Europe’s Funding of EU-Banned Pesticides

This story was originally published by Lighthouse Reports, a European nonprofit newsroom.

Farmers in the Global South bear the brunt of European public investments in dangerous pesticides outlawed by the EU.

As the climate crisis rages on, one of the key factors defining the future of agriculture is the use of pesticides. Many pesticides - including weedkillers, insecticides and fungicides - can be used safely to stave off pests that thwart farmers’ crops. Others have well-known toxic effects that can have grave consequences on the environment, biodiversity and the health of the farmers who apply them.

This has led the EU to steadily reduce, or outrightly ban, the use of hazardous pesticides over the past decade. Despite resistance by the chemical industry and its allied lobby groups and politicians, the EU aims to reduce the overall use of pesticides by 50 per cent over the next seven years.

But as Europe steers away from pesticides, a new investigation led by Lighthouse Reports shows how public development banks - state-owned financial institutions set up with taxpayer money to support private-sector investments in developing nations - continue to finance projects where hazardous and EU-banned chemicals are used.

Read our factsheet on organic and pesticides

    Over the course of five months, Lighthouse Reports worked with five global media partners to tell the story of how public development banks engage in what critics describe as an act of hypocrisy: banning chemicals at home, but financing projects linked to them abroad.

    People in the global south are being exposed to highly hazardous substances.

    Dr. Marcos Orellana
    UN special rapporteur on toxics and human rights

    After a comprehensive analysis of projects funded by the major public development banks in the US, France, Germany, the Netherlands, and the UK, the team zoomed in on three projects which showed clear signs of questionable pesticide use. These were the Dutch public development bank FMO with its investments in eucalyptus farms in Paraguay, the European Bank for Reconstruction and Development’s (EBRD) loans in cotton farming in Uzbekistan and the Agence Francaise de Development’s (AFD) financing of rubber plantation farms in Ghana.

    Combining paper trails and on-the-ground reporting, Lighthouse Reports and partners were able to confirm that EU-banned pesticides were used in all of these projects. We spoke to farmers on the ground, skimmed through project-specific environmental impact assessment reports and interviewed a dozen environmental and legal experts on the topic.

    The evidence shows that, while public development banks have – to some degree – tried to encourage environmentally sustainable practices by providing training, guidelines, and conducting environmental and social impact assessments, the problem persists. Lack of monitoring by the banks and relaxed EU pesticide regulations on foreign investments mean that countless farmers have been exposed to toxic chemicals that the EU does not allow on its own continent – putting these farmers’ health at serious risk.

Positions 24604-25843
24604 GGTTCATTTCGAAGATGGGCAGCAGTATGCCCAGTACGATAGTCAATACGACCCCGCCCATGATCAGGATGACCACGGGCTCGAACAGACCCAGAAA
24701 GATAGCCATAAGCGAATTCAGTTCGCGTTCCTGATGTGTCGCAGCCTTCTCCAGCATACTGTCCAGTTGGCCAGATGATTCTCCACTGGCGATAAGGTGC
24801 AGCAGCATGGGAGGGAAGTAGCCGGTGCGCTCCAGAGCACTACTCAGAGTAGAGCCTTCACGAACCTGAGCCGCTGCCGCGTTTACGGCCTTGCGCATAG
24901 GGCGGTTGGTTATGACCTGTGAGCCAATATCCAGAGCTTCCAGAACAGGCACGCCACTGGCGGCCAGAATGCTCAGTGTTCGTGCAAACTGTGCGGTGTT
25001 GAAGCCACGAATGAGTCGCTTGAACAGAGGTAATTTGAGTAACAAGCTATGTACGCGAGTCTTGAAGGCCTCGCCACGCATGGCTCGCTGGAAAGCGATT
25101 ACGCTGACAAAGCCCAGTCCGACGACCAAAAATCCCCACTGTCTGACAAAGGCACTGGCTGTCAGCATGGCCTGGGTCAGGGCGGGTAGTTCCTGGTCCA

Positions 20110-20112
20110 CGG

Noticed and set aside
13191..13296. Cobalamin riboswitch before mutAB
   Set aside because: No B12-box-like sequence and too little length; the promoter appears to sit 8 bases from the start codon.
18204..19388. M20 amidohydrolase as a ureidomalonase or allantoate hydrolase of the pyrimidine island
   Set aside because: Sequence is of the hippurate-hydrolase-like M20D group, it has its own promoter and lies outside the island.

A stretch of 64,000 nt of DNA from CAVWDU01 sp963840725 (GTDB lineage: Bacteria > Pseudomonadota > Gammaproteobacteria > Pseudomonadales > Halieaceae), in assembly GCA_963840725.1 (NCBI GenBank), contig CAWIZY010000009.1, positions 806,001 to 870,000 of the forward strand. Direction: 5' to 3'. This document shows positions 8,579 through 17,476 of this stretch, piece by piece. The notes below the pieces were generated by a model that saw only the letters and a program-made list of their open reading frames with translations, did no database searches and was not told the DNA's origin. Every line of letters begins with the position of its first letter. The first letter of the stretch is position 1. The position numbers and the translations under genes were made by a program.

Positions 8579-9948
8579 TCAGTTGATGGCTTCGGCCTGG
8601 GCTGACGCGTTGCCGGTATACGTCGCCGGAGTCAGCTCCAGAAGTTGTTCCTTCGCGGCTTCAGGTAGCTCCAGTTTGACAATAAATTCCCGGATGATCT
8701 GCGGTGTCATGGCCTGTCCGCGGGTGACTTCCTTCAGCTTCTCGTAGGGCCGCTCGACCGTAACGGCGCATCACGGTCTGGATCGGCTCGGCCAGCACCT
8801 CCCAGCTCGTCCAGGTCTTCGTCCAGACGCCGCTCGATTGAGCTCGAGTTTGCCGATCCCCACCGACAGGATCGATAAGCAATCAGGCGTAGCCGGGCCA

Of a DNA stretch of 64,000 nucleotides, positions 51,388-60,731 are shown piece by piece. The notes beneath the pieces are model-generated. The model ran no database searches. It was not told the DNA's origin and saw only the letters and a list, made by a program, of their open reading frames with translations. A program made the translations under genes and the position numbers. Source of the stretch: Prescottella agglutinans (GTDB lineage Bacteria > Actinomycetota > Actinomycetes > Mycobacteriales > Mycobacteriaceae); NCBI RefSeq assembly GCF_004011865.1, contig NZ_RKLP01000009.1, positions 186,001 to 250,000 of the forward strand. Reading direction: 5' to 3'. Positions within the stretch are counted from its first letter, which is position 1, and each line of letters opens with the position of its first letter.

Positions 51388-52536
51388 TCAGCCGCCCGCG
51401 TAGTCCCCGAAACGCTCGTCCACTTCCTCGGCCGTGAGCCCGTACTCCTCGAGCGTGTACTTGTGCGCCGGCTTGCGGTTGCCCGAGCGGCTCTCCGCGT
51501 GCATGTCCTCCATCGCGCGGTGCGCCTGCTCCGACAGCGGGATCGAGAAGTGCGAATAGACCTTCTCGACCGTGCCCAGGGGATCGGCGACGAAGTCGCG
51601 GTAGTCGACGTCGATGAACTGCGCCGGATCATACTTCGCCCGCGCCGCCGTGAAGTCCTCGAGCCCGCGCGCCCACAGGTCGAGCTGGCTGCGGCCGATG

Thousands of smallholder farmers in the Western region of Ghana were involved in a decades-long scheme to farm rubber, under the supervision and assistance of the nation’s biggest rubber plantation company, Ghana Real Estate Limited. The scheme was funded by the AFD and sought to provide rural farmers with employment and direct income, whilst also being environmentally sustainable.

    Several farmers Lighthouse Reports spoke to, however, said they were provided with paraquat, a highly poisonous pesticide that has been banned in the EU since 2007.

    In Uzbekistan, the EBRD made two loans to help modernise a cotton company, Indorama Agro. The company has been subject to intense criticism in recent years after evidence of forced child labour was brought to the world’s attention. Ever since Indorama Agro has pledged to uphold strong environmental regulatory standards.

    Yet, Lighthouse Reports found that pesticide problems persist. Exclusive documents and NGOs monitoring the situation in Uzbekistan found that chemicals like indoxacarb, chlorates, and chlorpyrifos — all banned in the EU — were used.

    As for Paraguay: FMO funded a company called Arbaro Fund, which has investments in two large eucalyptus plantations: Forestal San Pedro and Foresto Apepu. Reports by local NGOs had already expressed concern about the impact these plantations have on wildlife, but further auditing reports of these sites, seen by Lighthouse Reports, show the use of haloxyfop, a substance banned by the EU.

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